Anglo Irish, the nationalised bank which has already received €4bn in taxpayer's money, has told the Department of Finance in a submission that it needs €5.7bn in additional monies to be viable over the next few years and to develop as a small business lender.
The bank declined to comment last week, but the Sunday Tribune understands the bank has told the department that €5.7bn will be needed to restore its capital levels to international norms and to have a sufficient capital buffer against losses which can be elevated in the SME sector.
The scale of the capital injections, included in a two part submission to be finalised by the end of month, is unlikely to find favour with the Minister for Finance, Brian Lenihan, who said in a NewsTalk radio interview late last week the bank would not be given any more than €4bn in future.
A debate is now taking place between the bank and the department over the costs of re-capitalisation long term versus a gradual wind down of the institution. The costs associated with the second option are believed to be larger than €5.7bn, but a wind down option has strong support among some officials, particularly if done over an extended period.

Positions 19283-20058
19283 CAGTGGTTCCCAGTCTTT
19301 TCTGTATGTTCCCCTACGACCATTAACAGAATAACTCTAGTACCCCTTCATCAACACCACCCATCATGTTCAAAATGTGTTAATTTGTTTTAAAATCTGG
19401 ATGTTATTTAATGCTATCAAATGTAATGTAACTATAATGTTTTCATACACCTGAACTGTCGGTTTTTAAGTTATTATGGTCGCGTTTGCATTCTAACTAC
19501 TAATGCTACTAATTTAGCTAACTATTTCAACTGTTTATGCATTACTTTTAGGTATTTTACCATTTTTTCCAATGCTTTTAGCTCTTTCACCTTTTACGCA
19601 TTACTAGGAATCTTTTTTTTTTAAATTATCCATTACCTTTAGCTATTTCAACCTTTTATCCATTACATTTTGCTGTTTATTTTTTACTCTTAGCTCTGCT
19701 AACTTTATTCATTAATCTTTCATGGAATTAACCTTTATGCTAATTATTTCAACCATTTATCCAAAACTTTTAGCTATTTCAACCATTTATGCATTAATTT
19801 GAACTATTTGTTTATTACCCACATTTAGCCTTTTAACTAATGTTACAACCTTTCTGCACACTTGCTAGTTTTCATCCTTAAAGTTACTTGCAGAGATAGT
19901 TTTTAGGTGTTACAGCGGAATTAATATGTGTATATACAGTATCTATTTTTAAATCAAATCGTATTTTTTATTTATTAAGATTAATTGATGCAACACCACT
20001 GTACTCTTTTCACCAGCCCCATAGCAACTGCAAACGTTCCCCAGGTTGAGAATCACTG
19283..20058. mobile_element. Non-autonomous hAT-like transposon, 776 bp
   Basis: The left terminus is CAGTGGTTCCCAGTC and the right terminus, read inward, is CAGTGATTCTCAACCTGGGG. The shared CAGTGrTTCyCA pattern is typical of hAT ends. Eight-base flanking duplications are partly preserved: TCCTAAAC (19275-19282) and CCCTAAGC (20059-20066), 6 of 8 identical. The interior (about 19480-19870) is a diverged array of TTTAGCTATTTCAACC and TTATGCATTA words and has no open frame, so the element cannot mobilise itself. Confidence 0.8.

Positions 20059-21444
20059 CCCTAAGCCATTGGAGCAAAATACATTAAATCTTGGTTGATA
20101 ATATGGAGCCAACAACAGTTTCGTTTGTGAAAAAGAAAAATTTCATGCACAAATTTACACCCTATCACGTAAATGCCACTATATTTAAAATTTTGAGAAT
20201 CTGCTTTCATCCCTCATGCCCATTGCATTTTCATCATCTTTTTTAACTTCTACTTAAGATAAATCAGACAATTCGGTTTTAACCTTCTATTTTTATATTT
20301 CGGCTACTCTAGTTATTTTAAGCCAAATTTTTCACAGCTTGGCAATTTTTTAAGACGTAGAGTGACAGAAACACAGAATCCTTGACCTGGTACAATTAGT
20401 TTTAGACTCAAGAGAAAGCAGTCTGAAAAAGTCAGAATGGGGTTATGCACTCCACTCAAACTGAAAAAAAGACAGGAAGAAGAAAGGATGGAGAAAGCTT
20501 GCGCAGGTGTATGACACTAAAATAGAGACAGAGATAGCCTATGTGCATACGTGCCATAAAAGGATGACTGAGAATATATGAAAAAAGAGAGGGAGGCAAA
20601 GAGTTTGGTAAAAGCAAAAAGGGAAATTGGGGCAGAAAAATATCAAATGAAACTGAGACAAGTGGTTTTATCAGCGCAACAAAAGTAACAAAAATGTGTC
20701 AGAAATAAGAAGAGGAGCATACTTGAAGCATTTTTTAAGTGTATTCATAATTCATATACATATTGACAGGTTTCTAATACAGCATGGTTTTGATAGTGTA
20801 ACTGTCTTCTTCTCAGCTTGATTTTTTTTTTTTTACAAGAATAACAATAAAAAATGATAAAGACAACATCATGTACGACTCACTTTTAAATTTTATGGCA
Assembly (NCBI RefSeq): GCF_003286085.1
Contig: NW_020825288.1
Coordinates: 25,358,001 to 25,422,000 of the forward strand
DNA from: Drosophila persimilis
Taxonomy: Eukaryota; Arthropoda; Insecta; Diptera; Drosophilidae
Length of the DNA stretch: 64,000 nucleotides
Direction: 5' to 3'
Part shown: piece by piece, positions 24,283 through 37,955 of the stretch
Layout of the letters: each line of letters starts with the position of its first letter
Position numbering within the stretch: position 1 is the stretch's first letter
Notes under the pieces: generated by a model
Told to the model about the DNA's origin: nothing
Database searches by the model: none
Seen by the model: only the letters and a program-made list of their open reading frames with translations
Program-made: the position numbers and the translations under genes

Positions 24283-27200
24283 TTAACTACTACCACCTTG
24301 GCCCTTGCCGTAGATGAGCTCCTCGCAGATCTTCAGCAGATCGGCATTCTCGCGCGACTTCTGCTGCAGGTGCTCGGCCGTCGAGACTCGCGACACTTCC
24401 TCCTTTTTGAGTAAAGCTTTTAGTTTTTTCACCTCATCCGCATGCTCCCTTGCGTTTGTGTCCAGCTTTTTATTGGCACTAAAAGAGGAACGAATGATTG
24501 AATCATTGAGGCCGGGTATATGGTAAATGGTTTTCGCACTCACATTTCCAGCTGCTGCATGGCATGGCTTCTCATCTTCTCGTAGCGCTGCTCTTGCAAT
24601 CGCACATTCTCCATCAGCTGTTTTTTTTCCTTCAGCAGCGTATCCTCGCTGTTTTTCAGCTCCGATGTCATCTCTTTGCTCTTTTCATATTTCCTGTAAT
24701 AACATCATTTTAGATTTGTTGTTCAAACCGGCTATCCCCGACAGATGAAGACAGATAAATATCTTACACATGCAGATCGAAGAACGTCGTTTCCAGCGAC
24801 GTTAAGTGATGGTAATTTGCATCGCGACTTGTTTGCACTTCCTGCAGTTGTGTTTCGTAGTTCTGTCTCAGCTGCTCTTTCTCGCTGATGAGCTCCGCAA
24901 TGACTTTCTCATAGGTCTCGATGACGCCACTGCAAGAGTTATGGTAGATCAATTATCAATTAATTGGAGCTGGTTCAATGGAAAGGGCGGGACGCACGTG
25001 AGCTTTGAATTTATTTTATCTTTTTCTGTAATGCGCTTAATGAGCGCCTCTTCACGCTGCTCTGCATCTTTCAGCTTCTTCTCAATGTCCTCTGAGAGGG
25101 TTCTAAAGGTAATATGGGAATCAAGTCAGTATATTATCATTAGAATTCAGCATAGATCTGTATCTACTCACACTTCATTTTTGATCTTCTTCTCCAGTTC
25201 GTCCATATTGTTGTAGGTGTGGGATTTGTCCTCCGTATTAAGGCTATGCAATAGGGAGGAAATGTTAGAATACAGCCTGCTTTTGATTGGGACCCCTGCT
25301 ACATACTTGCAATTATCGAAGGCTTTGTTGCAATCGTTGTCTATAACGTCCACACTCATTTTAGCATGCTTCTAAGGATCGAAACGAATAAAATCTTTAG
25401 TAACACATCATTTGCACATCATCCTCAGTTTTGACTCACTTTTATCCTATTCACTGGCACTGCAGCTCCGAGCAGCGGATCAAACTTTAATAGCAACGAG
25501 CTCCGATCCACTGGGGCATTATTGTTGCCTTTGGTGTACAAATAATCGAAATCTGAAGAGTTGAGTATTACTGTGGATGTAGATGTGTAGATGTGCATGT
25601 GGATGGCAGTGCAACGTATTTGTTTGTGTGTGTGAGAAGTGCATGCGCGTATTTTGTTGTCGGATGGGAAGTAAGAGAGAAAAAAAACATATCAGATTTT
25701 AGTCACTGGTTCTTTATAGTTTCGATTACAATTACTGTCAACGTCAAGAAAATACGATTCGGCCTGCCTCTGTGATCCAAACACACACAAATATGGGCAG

The other emerging threat for Anglo is that the European Commission may order the institution to be closed entirely. Last week, Department of Finance officials, and the bank were studying comments by the European Union competition commissioner's head of cabinet, Irishman Anthony Whelan, who said a "very radical solution'' could be necessary for Anglo.
The government is hoping to put off any further funding of Anglo well into 2010, but any fresh borrowings are likely to be closely examined by the ratings' agencies, who are currently expressing some scepticism over the forthcoming budget.
Difficulties forcing through public sector pay cuts could still force Lenihan to raise taxes next month, the agencies told the Sunday Tribune. They also warned that the government will have to dramatically hike taxes, including income taxes, in the long term if Ireland is to get its finances in order by the newly extended European Commission deadline.
Fitch Ratings director Chris Pryce said expenditure cuts alone wouldn't be enough to help Ireland meet the new end-2014 deadline. "I honestly think the government would prefer to cut spending – but it will find that hard to do," said Pryce.